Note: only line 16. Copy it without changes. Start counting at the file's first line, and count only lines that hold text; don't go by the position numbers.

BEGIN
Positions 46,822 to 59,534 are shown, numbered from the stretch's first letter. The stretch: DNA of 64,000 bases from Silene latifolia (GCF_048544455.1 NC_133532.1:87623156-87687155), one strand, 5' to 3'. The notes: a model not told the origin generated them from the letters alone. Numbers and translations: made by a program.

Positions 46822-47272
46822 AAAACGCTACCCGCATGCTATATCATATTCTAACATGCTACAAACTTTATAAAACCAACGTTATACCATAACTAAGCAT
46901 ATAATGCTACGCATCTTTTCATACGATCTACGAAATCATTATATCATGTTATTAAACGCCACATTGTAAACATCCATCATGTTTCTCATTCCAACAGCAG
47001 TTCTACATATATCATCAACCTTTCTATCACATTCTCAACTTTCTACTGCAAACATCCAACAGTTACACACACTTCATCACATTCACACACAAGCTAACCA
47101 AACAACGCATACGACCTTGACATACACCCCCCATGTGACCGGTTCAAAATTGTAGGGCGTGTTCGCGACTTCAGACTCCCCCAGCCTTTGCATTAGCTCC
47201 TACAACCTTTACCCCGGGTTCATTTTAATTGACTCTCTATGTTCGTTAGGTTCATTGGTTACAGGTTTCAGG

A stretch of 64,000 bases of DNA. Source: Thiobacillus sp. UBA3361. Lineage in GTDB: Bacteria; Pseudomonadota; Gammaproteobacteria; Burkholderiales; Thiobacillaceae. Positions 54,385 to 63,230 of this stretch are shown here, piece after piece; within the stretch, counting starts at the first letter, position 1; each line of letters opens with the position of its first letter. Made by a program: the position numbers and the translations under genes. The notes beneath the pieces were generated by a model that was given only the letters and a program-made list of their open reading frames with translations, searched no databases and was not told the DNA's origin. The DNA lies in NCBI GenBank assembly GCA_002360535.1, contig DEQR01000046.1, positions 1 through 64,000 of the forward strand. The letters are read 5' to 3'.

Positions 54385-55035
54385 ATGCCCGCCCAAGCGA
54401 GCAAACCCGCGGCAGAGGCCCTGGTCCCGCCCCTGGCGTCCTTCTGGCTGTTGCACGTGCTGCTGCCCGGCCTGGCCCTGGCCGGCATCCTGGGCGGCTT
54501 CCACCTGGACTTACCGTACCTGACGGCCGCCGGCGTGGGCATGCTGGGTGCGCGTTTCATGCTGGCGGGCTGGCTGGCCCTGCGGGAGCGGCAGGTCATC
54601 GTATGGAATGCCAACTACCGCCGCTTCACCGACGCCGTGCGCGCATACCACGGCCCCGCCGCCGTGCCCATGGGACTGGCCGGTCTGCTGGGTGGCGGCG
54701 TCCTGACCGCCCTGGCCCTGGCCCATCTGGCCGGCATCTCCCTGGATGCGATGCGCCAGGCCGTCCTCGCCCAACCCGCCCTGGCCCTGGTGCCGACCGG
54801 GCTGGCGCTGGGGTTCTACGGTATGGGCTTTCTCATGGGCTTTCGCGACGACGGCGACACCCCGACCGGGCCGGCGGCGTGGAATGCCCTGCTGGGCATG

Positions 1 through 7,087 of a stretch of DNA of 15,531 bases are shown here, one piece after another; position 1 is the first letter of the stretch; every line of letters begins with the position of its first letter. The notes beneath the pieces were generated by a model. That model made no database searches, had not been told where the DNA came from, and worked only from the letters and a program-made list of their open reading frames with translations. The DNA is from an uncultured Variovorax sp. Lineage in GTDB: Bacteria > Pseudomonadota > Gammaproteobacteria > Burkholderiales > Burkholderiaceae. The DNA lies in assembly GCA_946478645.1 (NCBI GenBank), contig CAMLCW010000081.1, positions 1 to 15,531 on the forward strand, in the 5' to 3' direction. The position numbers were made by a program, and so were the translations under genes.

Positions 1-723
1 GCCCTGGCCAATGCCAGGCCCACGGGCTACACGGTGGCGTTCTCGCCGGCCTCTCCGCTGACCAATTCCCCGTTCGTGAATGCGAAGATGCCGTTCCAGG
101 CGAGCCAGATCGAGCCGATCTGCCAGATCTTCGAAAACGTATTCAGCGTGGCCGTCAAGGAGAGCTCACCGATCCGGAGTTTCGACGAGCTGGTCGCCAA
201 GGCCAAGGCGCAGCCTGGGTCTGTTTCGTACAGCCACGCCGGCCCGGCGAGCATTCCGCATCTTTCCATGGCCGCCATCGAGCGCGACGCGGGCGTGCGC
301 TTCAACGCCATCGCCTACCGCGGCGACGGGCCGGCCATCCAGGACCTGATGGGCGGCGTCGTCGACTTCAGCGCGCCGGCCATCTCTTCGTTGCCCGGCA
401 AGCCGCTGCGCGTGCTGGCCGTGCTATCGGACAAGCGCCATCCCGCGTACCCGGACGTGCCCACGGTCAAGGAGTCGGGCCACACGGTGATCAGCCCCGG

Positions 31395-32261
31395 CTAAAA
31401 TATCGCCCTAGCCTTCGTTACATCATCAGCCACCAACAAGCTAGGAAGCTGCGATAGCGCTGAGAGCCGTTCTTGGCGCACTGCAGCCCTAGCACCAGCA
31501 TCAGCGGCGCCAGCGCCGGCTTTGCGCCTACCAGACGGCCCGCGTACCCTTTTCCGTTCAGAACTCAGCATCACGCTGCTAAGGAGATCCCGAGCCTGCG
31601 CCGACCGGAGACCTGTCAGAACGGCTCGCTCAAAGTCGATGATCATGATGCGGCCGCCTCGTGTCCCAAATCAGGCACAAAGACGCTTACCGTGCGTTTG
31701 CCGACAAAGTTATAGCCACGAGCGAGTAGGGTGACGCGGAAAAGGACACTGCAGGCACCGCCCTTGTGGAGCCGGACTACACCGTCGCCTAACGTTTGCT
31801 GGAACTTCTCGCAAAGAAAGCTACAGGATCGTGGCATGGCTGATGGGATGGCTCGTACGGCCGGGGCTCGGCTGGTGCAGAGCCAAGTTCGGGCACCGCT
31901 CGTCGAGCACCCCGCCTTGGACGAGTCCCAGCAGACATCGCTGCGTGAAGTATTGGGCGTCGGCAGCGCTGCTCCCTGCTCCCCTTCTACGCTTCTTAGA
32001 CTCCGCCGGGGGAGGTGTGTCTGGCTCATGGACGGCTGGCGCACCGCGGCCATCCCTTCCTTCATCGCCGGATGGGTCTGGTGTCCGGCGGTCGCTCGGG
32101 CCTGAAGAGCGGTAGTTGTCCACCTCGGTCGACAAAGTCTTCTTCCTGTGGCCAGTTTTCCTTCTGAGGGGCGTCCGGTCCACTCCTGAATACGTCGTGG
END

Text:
Positions 1 through 7,087 of a stretch of DNA of 15,531 bases are shown here, one piece after another; position 1 is the first letter of the stretch; every line of letters begins with the position of its first letter. The notes beneath the pieces were generated by a model. That model made no database searches, had not been told where the DNA came from, and worked only from the letters and a program-made list of their open reading frames with translations. The DNA is from an uncultured Variovorax sp. Lineage in GTDB: Bacteria > Pseudomonadota > Gammaproteobacteria > Burkholderiales > Burkholderiaceae. The DNA lies in assembly GCA_946478645.1 (NCBI GenBank), contig CAMLCW010000081.1, positions 1 to 15,531 on the forward strand, in the 5' to 3' direction. The position numbers were made by a program, and so were the translations under genes.